This area has been inhabited since prehistoric times, and the
Nord-Pas de Calais region has always been one of the most strategic and hence one of the
most fought-over regions of France.
French President Charles de Gaulle, who was born in Lille, called the region a "fatal
avenue" through which invading armies repeatedly passed.
It was conquered in turn by the Celtic Belgae, the Romans, the barbarian Franks and the
Alamanni. It was bitterly contested by England, France and Burgundy in the Hundred
Years' War before finally becoming part of the Kingdom of France in the 15th century.
It was annexed to the Spanish Netherlands in 1598, having been offered as part of a
wedding dowry. The region was re-annexed to France in the 17th century, though not
without considerable opposition on the part of the (mostly Flemish) population. And
it was divided into its present two departements following the French Revolution of 1789.
During the 19th century the region underwent major industrialisation and became one of the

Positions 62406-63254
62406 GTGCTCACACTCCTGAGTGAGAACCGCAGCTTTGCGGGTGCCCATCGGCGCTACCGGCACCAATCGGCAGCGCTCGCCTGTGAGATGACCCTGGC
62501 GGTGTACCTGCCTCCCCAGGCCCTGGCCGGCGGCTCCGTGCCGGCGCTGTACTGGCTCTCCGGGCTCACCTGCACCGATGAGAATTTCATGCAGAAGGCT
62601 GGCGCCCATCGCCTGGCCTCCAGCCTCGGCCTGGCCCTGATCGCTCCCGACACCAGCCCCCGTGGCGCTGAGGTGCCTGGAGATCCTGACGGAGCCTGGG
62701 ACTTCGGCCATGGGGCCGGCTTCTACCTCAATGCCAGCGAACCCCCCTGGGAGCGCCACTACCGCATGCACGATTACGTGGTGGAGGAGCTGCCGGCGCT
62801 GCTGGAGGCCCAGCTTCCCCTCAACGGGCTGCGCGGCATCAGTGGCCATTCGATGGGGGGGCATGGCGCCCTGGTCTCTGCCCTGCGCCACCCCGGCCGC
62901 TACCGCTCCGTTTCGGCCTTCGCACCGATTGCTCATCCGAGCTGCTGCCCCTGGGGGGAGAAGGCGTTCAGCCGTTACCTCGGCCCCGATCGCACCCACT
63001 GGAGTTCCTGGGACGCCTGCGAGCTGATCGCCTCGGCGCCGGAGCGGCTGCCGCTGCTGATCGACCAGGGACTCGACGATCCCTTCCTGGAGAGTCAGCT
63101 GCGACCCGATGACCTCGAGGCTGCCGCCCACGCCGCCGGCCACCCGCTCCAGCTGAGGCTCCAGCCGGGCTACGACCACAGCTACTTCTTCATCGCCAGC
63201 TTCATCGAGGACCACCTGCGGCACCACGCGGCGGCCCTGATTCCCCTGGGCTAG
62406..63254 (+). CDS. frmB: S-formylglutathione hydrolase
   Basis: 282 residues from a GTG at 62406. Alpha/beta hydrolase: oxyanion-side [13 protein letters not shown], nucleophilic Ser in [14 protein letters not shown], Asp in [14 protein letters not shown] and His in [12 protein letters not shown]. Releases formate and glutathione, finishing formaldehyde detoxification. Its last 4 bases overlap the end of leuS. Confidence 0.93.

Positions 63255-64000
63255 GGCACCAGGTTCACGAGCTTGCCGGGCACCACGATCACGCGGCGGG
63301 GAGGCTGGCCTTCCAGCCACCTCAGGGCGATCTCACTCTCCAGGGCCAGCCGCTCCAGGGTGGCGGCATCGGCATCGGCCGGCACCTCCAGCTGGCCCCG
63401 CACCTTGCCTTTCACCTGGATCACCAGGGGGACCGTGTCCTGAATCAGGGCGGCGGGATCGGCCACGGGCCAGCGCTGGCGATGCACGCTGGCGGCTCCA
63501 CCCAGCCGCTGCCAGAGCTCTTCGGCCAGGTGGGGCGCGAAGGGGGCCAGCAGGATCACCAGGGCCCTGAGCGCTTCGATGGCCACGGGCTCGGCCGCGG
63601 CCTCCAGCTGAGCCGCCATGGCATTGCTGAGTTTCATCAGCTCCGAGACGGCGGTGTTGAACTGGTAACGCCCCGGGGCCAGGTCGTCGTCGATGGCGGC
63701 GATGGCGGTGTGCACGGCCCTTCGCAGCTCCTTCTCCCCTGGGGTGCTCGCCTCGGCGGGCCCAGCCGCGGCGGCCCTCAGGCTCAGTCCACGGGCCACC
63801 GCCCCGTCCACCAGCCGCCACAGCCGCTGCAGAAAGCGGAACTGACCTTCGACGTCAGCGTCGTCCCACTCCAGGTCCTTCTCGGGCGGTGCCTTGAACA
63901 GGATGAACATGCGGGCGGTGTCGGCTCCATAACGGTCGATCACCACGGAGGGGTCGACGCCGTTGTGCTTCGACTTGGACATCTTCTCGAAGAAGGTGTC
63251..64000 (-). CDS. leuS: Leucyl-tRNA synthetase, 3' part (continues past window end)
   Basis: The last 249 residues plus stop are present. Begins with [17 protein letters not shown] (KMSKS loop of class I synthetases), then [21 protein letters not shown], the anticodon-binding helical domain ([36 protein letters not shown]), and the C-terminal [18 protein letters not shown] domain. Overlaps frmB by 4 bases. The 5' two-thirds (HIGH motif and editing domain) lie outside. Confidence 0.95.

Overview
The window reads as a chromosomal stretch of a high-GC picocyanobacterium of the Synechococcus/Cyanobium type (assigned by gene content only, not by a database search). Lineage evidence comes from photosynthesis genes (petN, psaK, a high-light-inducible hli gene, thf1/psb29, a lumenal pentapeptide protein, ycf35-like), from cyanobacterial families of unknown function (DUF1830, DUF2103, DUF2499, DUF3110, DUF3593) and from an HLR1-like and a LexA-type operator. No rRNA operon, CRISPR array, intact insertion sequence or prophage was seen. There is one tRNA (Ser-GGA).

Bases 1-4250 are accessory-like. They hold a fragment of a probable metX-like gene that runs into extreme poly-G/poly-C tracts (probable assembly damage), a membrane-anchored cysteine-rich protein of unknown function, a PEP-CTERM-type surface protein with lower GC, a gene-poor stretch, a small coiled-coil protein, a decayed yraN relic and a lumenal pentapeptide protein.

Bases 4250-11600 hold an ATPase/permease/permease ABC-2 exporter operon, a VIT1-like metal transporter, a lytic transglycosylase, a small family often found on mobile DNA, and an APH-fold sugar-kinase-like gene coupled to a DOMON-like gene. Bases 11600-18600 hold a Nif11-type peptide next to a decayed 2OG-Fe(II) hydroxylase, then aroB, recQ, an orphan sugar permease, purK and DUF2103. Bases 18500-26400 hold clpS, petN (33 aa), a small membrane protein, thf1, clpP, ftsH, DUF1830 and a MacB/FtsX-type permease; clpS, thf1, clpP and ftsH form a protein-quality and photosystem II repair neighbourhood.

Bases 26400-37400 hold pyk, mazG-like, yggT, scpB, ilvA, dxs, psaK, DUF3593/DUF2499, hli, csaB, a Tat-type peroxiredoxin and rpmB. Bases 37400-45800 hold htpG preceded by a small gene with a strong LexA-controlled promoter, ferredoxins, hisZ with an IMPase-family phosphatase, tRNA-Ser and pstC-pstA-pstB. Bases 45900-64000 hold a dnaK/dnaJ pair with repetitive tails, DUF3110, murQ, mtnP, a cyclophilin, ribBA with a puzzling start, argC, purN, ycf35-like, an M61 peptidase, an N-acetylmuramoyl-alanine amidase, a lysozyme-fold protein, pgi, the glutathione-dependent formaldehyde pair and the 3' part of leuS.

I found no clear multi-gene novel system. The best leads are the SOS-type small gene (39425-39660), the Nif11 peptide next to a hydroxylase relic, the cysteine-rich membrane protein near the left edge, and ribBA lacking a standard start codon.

leading industrial regions of France, second
only to Alsace-Lorraine.
Nord-Pas de Calais was barely touched by the
Franco-Prussian War of 1870 and in fact, the war actually helped it to cement its leading
role in French industry due to the loss of Alsace-Lorraine to Germany.
However, it suffered catastrophic damage in the two World Wars of the 20th century.
In the First World War much of the region was occupied by Germany and many of its towns
and hundreds of square miles of land were wrecked in four years of trench warfare, with
the region suffering more damage than any other part of France.
Germany occupied it again in the Second World War and used the region as a launching base
for attacks on England by the Luftwaffe. Heavy Allied bombing and fighting on the
ground again devastated many of the region's towns.
Although most of the region was liberated in September 1944, Dunkirk was not liberated
until 9 May 1945 making it the last French town to be freed from German occupation.
The region's conflicted history is memorialised in numerous war cemeteries and memorials,
such as the Vimy Memorial.